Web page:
Bloomberg.- It’s the question brought into focus by last week’s equity market rout, partly sparked by the recent sharp move upward in U.S. government bond yields, and reiterated Wednesday after U.S. consumer prices data pushed them higher again. As equity traders around the globe wake up to the prospect of higher inflation and interest rates — and adjust to a higher yield range — many are seeking the best trades to capitalize on movements in the bond market.
“We have clearly seen a shift in expectations on monetary policy and global rates over recent months,” said Mahmood Noorani, the founder of Quant Insight, whose past experience includes roles at BlueCrest Capital Management and Credit Suisse. “The challenge for equity investors is to identify stocks that are sensitive to these macro shifts.”
Advice is starting to trickle in. What follows represents the views of strategists and analysts on which specific companies and sectors stand to benefit — or lose out — in an environment where moves in bond yields are becoming more important for the direction of stocks.
The yield on 10-year Treasuries on Thursday climbed for a second day, holding above 2.9 percent.
The firm, which uses algorithms to identify assets most sensitive to particular factors such as currencies or economic growth, has identified the following European stocks as the winners and losers from rising 5-year Treasury yields and higher U.S. rate volatility.
Strategists at RBC Capital Markets note that since the financial crisis, value stocks have outperformed when the 10-year yield is on the rise, while growth has won when yields are falling. That relationship has broken down in recent months, but may return, according to RBC’s Lori Calvasina. JPMorgan Chase and Co. and Goldman Sachs Group Inc. are among banks predicting a rebound in the value style.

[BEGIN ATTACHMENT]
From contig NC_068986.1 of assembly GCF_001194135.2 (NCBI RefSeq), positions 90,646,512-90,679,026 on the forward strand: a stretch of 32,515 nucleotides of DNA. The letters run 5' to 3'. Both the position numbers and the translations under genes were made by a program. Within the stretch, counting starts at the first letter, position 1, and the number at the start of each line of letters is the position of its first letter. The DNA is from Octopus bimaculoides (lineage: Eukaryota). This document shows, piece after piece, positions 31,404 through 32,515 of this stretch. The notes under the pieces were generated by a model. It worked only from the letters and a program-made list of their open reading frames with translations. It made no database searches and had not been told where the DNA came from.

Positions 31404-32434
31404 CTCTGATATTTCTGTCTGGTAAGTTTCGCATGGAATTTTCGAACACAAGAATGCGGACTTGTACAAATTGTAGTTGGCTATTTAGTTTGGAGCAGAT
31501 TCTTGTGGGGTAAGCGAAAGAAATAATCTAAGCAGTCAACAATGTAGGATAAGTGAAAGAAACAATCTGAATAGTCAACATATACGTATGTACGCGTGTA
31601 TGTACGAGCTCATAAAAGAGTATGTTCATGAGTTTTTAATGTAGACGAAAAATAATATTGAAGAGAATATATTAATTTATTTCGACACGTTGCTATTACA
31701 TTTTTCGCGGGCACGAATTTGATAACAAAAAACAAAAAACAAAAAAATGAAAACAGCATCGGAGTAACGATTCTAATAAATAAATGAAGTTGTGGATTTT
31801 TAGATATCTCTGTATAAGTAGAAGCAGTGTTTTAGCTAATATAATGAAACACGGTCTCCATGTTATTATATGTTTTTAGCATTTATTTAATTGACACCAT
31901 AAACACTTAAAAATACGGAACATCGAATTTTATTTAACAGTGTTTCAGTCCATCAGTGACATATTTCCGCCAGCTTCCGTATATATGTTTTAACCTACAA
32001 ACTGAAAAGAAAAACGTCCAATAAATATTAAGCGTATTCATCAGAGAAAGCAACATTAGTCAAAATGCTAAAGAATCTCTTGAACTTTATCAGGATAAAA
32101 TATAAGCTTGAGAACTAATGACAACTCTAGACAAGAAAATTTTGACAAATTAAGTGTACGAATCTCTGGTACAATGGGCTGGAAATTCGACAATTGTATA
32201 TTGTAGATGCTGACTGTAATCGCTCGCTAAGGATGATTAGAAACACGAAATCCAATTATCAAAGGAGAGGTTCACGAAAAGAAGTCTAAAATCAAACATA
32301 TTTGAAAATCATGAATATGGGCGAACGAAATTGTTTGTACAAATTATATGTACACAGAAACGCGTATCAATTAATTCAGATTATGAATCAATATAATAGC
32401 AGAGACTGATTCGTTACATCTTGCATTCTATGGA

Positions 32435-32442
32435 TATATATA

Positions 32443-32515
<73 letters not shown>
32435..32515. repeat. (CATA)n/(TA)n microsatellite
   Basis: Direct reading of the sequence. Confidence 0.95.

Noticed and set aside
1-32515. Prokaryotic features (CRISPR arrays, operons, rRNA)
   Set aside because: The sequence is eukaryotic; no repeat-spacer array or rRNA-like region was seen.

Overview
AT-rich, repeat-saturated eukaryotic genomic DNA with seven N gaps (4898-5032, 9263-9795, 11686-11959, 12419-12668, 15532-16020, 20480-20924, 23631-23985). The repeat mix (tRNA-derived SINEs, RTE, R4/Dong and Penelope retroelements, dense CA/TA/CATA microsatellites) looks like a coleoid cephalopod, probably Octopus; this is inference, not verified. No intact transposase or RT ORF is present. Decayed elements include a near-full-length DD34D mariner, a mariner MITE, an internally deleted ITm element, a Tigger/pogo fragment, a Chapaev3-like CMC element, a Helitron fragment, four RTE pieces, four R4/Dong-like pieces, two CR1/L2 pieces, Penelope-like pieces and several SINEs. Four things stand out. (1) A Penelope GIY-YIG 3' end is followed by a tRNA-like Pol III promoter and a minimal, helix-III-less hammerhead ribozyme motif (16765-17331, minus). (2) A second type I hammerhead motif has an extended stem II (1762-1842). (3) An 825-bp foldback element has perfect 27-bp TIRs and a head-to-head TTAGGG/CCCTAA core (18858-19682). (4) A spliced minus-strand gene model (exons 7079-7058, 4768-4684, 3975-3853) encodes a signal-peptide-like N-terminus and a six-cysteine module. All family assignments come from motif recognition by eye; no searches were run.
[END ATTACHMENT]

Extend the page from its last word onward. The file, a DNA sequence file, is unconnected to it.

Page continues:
Energy, materials and financials shares are positively correlated with 10-year yields and inflation expectations, suggesting they should lead in a rising rate environment, RBC says.
While equity traders are scrambling to find ways of benefiting from rising yields, HSBC strategists are looking to do the opposite. The bank is recommending that European investors consider buying equities poised to benefit from falling bond yields, based on its view that the 10-year U.S. Treasury yield will peak around the end of the first quarter and weaken to 2.3 percent by year-end.
Sectors that stand to gain from falling yields are growth shares such as luxury goods and ones with higher dividend yields like utilities and energy. HSBC has an overweight position on those in Europe, while it’s been cutting its position in financials, where it still holds a modest overweight, but says the yields environment will be a headwind.
U.K. grocer Tesco Plc is among UBS’s top single-stock picks, as it’s relatively low-beta and has historically demonstrated limited exposure to 10-year U.S. Treasury yields, the bank’s strategists wrote in a note. Overall, UBS’s wealth-management unit does not believe yields will rise to levels that will prevent equities moving higher in the next six months.
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